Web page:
"A Dirty Job" is definitely in my top ten books ever, not just the decade. Christopher Moore explores the subject of death with humor and warmth and, as in much of his writing, a bit of the supernatural. I've been a fan of his for a long time, starting with "Lamb", but knowing what prompted him to write this particular book, made me a fan forever.
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Product Details

Moore, Christopher
Harper Paperbacks
by Christopher Moore
Moore, Christ
General Fiction
Humor : General
Edition Description:
Trade PB
Publication Date:
Grade Level:
9 x 6 x 0.76 in 14.38 oz

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Featured Titles » Literature
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Fiction and Poetry » Literature » A to Z
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A Dirty Job Used Trade Paper
0 stars - 0 reviews
$9.95 In Stock
Product details 416 pages Harper Paperbacks - English 9780060590284 Reviews:
"Publishers Weekly Review" by , "Cult-hero Moore (The Stupidest Angel) tackles death — make that Death — in his latest wonderful, whacked-out yarn. For beta male Charlie Asher, proprietor of a shop in San Francisco, life and death meet in a maternity ward recovery room where his wife, Rachel, dies shortly after giving birth. Though security cameras catch nothing, Charlie swears he saw an impossibly tall black man in a mint green suit standing beside Rachel as she died. When objects in his store begin glowing, strangers drop dead before him and man-sized ravens start attacking him, Charlie figures something's up. Along comes Minty Fresh — the man in green — to enlighten him: turns out Charlie and Minty are Death Merchants, whose job (outlined in the Great Big Book of Death) is to gather up souls before the Forces of Darkness get to them. While Charlie's employees, Lily the Goth girl and Ray the ex-cop, mind the shop, and two enormous hellhounds babysit, Charlie attends to his dangerous soul-collecting duties, building toward a showdown with Death in a Gold Rush-era ship buried beneath San Francisco's financial district. If it sounds over the top, that's because it is — but Moore's enthusiasm and skill make it convincing, and his affection for the cast of weirdos gives the book an unexpected poignancy." Publishers Weekly (Copyright Reed Business Information, Inc.)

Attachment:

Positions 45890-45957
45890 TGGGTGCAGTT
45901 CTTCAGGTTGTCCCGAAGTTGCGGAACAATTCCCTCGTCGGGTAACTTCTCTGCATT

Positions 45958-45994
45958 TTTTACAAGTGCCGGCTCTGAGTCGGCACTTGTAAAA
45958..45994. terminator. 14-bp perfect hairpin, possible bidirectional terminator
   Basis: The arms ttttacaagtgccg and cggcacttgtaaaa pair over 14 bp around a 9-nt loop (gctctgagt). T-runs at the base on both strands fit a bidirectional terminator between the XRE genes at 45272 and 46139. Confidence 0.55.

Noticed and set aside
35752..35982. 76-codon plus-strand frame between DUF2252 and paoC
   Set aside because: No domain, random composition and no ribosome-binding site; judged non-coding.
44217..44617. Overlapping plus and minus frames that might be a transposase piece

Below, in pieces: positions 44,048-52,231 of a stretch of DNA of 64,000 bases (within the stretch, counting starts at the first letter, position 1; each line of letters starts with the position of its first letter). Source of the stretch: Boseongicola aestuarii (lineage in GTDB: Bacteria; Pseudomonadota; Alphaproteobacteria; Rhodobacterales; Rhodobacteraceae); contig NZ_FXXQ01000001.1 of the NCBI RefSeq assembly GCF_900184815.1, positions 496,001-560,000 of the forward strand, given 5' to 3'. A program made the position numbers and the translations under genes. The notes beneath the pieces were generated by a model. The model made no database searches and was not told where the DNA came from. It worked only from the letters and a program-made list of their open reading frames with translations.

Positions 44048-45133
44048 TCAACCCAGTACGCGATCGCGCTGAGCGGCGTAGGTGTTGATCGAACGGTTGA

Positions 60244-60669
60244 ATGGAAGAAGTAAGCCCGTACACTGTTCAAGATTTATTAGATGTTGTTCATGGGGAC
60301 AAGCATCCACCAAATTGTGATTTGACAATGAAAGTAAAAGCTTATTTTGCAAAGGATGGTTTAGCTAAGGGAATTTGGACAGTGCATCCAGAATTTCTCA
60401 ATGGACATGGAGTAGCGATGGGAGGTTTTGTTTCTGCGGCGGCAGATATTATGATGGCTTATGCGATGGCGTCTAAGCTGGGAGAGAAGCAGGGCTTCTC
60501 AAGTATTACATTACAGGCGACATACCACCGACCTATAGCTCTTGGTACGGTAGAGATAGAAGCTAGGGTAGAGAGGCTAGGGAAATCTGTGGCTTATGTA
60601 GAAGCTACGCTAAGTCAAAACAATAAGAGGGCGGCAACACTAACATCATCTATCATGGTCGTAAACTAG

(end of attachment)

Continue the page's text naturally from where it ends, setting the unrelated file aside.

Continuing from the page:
"Review" by , "Dizzyingly inventive and hypnotically engaging, A Dirty Job no other book I've ever read."
"Review" by , "One of the antic Moore's funniest capers yet."
"Review" by , "This novel makes light of hellhounds, demons and outlandishly costumed squirrel cadavers....For all its tumultuous lunacy, A Dirty Job requires the occasional level-headed individual to provide a semblance of focus."
"Review" by , "A Dirty Job offers wit, chaos, subversion and a chance to flip death the middle finger."
"Review" by , "To keep a straight face while reading this book, one would have to be dead already and in the final stages of rigor mortis."
"Review" by , "Smart people will be enormously amused."
"Review" by , "[T]his showcases Moore's most distinctive gift: maintaining a breakneck pace while seemingly just numbly fumbling along."
"Review" by , "Moore's signature tossed-off humor is in full effect...and it's easy to care about his warm, lumpy, honest characters. Because of that, we'll forgive the occasional talking bobcat with a torso made of ham. You heard me." (Grade: B)
"Review" by , Powell's Books Presents... Christopher Moore at the Bagdad Theater
Wednesday, April 4, at 7:00 p.m.
3702 SE Hawthorne Blvd., Portland, OR

This ticketed event takes place at the Bagdad Theater, 3702 SE Hawthorne Blvd. Tickets, $26.99, include admission and a copy of his new book, Sacré Bleu, and are available at the Bagdad Theater, the Crystal Ballroom,, or by phone at 855-227-8499. Books distributed at the event.

"Synopsis" by , Charlie Asher is a pretty normal guy with a normal life, married to a bright and pretty woman who actually loves him for his normalcy. They're even about to have their first child. Yes, Charlie's doing okay—until people start dropping dead around him, and everywhere he goes a dark presence whispers to him from under the streets. Charlie Asher, it seems, has been recruited for a new position: as Death.

It's a dirty job. But, hey! Somebody's gotta do it.